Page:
So when HB 915 comes trotting along, how exactly is the NRA supposed to support it?  Intentional or not, it does kill HB 89; a bill on which the NRA has already invested a considerable amount of time and resources.

I think that both bills are good bills, and they serve a good purpose.  In fact, they don’t have to work at cross-purposes, because a couple of changes to HB 915 would allow it to be passed and not have an effect on HB 89.


  1. I’m a strict Constitutionalist. Like it or not, if HB 89 explicitly overrides private property rights. When my employer banned carry in my car, I simply parked off of company property and sought a new job. Georgians overwhelmingly support HB 915 over HB 89. I don’t go to jail for failure to follow company policy and be armed, but I get a felony if I walk past a bus stop in Georgia. Which problem, pray tell, do you think I find to be more important and more likely to affect my liberty? Does the NRA work on behalf of Georgia’s firearms owners, or does it work for itself? This smacks of a bruised ego and NIH syndrome on the part of the NRA and Wayne LaPierre.

  2. You mention Rep. Bearden as the author of HB 89. Let me give you a little history on that. HB 89 was originally a car carry bill (Sec. 3 of the SAPA). The parking lot language was added to it in the Senate at the NRAs insistence after their stand alone parking lot bill failed. This “scuttled” Rep. Beardon’s bill in the Senate when before the change, it was expected to pass easily.

  3. So the NRA used a politically viable and effective technique to try and get their legislation passed, and Rep. Bearden didn’t like that.

    Who has sour grapes exactly?

    My point on all this is that it amounts to a monumental cock-up on the part of Georgia Carry, the NRA, and Rep. Bearden. The fact that we’re even having this discussion means that it’s been all screwed up.

  4. Ahab,

    Thanks for posting your thoughts today. If all I can convince you of is that we are not intentionally undermining the NRA, well, at least I am content that this is better than the impression you left originally. I am an NRA member, and I am quite proud of the NRA for, most recently, the San Francisco decision and getting 47 U.S. Senators to petition the Department of the Interior on the National Parks issue.

    All I can say on why the bill was introduced when it was is that it has been in the works since 2005 (when the NRA’s effort in Colorado was still relatively recent), before GCO actually existed as an entity, and the NRA has known about this language since at least 2006.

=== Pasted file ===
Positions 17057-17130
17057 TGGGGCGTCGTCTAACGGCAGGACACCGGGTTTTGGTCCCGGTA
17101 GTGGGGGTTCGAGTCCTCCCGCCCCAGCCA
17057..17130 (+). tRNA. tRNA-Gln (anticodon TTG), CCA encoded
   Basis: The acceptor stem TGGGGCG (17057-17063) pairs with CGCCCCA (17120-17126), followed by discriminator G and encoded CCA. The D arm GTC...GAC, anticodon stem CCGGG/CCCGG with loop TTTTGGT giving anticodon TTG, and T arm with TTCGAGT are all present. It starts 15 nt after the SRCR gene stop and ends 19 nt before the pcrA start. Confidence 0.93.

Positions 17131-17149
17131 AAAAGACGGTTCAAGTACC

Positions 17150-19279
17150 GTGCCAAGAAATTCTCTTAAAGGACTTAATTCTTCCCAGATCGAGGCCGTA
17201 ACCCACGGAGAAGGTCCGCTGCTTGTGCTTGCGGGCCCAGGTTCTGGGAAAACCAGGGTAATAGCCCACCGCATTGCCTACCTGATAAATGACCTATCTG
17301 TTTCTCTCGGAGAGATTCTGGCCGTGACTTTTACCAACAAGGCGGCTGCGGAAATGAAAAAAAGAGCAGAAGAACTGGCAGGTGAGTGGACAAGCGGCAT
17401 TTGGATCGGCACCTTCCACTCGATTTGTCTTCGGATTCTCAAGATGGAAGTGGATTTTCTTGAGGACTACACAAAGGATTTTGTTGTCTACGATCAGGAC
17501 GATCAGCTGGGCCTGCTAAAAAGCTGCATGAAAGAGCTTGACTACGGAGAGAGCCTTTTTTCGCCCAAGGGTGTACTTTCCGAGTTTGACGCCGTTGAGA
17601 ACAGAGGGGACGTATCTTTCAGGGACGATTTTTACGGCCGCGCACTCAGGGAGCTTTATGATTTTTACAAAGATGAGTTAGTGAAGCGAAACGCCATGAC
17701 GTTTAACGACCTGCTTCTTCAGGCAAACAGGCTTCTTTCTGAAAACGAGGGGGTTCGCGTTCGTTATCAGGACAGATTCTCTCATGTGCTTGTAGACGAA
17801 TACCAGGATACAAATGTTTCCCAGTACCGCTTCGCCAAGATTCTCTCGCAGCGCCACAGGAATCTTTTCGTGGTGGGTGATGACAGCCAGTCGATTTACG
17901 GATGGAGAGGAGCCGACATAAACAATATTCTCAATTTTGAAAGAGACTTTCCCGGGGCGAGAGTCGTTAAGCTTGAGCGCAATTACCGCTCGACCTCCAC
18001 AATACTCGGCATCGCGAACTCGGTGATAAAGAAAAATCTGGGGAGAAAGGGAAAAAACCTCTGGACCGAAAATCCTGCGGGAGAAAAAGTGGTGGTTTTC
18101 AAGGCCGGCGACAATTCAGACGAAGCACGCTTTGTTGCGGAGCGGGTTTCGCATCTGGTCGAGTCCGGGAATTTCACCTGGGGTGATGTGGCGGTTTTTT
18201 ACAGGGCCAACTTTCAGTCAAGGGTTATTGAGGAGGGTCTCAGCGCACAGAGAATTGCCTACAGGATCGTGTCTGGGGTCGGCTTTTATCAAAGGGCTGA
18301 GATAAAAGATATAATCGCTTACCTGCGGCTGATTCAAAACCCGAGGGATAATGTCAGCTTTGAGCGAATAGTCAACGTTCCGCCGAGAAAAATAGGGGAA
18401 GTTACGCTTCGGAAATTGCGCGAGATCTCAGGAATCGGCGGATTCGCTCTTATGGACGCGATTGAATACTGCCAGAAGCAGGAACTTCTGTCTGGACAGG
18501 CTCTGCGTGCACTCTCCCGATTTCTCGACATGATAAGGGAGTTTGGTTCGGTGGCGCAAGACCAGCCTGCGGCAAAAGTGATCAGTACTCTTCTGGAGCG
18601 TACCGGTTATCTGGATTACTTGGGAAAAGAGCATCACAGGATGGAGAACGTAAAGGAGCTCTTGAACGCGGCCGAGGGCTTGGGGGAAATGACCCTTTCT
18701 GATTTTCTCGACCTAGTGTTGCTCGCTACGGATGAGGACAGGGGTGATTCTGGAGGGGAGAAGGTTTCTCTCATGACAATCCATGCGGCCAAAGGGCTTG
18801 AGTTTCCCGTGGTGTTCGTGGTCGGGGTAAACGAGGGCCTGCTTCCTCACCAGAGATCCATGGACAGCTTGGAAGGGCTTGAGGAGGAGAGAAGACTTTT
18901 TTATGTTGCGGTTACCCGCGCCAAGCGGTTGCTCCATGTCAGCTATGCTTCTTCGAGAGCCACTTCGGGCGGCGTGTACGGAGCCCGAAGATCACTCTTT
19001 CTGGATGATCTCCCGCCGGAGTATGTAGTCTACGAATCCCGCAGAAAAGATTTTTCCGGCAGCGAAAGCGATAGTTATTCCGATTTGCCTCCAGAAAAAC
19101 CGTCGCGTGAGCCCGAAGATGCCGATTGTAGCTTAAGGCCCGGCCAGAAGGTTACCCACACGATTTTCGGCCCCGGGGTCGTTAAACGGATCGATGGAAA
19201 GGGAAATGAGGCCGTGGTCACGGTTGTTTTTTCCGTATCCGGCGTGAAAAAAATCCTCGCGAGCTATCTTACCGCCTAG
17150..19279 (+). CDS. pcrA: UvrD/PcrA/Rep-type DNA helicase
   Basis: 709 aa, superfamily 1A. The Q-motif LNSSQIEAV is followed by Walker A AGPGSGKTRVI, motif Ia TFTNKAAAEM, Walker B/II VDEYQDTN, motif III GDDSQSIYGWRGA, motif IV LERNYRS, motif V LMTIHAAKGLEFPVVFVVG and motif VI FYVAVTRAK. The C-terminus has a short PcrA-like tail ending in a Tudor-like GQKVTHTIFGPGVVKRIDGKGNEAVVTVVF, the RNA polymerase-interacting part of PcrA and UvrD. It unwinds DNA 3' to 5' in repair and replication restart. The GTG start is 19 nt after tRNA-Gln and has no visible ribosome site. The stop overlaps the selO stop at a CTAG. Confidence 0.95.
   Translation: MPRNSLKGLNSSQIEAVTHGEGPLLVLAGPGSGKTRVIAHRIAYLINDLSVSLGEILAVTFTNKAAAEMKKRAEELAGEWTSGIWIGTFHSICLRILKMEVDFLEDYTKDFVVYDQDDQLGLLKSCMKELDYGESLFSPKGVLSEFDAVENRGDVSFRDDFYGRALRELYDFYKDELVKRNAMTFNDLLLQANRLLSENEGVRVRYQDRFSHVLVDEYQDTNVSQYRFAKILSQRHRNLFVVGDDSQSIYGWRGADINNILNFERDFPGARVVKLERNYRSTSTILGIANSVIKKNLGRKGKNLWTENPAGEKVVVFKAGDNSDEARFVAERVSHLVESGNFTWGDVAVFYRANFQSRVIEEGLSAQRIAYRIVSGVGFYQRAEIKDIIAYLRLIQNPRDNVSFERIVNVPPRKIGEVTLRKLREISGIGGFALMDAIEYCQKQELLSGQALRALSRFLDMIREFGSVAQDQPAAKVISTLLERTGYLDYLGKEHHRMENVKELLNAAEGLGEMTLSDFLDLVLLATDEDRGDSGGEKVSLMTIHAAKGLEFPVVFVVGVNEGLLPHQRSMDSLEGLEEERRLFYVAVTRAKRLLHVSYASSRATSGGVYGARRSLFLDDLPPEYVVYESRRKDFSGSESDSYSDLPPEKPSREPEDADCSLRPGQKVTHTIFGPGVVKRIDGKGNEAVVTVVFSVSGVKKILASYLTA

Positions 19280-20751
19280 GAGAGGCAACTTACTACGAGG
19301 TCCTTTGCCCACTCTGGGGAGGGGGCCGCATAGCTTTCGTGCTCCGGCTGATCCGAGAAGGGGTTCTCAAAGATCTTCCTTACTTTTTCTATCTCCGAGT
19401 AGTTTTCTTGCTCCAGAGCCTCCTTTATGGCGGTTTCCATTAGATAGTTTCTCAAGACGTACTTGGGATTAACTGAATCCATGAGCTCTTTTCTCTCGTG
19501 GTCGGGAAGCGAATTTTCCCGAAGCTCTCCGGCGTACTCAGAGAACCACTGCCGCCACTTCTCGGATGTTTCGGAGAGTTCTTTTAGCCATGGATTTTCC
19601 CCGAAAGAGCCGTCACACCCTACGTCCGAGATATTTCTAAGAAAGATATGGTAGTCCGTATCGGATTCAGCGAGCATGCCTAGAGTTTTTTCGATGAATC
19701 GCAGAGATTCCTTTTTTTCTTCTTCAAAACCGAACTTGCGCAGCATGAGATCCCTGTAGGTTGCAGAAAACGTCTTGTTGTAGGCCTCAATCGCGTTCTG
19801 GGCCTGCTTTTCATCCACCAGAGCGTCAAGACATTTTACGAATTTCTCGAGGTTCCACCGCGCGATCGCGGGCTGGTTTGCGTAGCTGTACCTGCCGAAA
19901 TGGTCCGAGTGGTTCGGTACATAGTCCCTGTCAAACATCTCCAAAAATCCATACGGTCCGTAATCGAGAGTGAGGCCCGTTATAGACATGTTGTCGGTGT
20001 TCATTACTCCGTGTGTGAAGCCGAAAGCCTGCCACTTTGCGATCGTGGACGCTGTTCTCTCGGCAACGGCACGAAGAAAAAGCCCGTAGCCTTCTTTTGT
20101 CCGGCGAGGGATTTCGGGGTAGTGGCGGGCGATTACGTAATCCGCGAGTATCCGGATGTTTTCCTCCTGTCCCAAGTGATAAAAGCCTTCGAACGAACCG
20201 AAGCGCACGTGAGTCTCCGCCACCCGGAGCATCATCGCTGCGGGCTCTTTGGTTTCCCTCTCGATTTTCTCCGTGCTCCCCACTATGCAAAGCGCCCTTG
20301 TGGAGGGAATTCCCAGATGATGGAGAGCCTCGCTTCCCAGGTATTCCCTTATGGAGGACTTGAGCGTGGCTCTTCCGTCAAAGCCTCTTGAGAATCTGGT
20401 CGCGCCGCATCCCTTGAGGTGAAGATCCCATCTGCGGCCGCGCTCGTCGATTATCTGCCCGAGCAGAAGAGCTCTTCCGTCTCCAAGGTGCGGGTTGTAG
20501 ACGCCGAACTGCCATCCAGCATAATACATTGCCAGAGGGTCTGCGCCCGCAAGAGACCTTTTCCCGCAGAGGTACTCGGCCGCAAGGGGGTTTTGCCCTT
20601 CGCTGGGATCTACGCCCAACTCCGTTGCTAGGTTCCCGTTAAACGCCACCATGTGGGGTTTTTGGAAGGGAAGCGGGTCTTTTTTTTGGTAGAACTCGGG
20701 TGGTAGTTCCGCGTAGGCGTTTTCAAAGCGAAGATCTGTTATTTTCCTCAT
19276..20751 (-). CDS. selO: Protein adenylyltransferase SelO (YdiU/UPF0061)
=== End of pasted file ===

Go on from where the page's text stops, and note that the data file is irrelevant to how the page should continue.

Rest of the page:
There are many practical reasons for why this language was not introduced until the end of 2007, one of which is that the NRA held up its review of this bill during the session last year until it was too late in the session to get it passed, so we chose not to introduce it. You should know that the NRA made no statements to us in the 2007 session that this language was problematic for them. Yes, you read that correctly, we asked the NRA to review it a year ago. Oh, by the way, they said they would SUPPORT it back then; We decided at that point it was too late to make a go of it and shelved it until this year. I am not sure what changed for the NRA in a year, since the parking lots bill was around back then, too.

    Please take the time to compare the NRA law to the Colorado law (S 24 in 2003)the NRA passed, as I do not expect you to take my word for that. Also, please look at the structure of HB 914, Section 4, to see whether what I say is true regarding the effect of removing the language, as there is no need to take mine or anybody else’s word on that, either.

    I am still hopeful the NRA will change its priorities, and I am hearing rumors that their formerly intransigent position on HB 915 may be softening somewhat, which is encouraging – although there is nothing official that has been relayed to me as of this writing. I suspect that they are now seriously taking a look at the language of the bill and what they did in Colorado and deciding maybe we are not on completely opposite sides of the fence after all.

    I just received a message (while I was writing this) from an NRA Life Member that the NRA left him a vioce mail message encouraging him to attend today’s rally and support HB 915.

    Anyway, thanks for updating your blog. I hope to hear more from you in the future.

  5. Ed, thanks for stopping by. I’m a pretty staunch defender of the NRA, and I’d been in some heated debates for a while about the NRA, which was what caused a lot of my initial response to hearing about this.

    I did compare the wording, and it is as you said.

    My biggest point in all of this is that I don’t think that HB 915 and HB 89 have to be mutually exclusive. If you read through my blog, you’ll see that “teamwork” amongst pro-gun groups is a big part of my personal agenda, so I had been wishing that there could have been more of that on this issue.

  6. “So the NRA used a politically viable and effective technique to try and get their legislation passed, and Rep. Bearden didn’t like that.”

    I did not say that anyone has “sour grapes”. I was only pointing out that Rep. Beardon was not the author of the parking lot part of HB 89 as you suggested in your post. I will admit I am not the biggest suporter of the NRA’s agenda as it is too often at odds with the rights and interests of gun owners, but you said yourself that the NRA is a national organization with a national agenda. If they want to help gun owners at the state level, it would make sense for them to find out what local gun owners need. In Georgia, we are more in need of reform to prevent criminal charges for carrying our gun too close to a bus stop than we are of protection from being fired. Jail is worse than unemployment.

  7. The NRA uses effective techniques? Last Monday Wayne Lapierre and Chris Cox flew down to Atlanta (which is extremely rare and becuase they felt the heat from GA NRA members) to let GA senators know if they did not vote favorably for HB 89, the NRA would give them an “F” rating. Does a national organzation such as the NRA have to stoop to such tatics? Perhaps in the NRA’s way of thinking that is their way of effective techniques.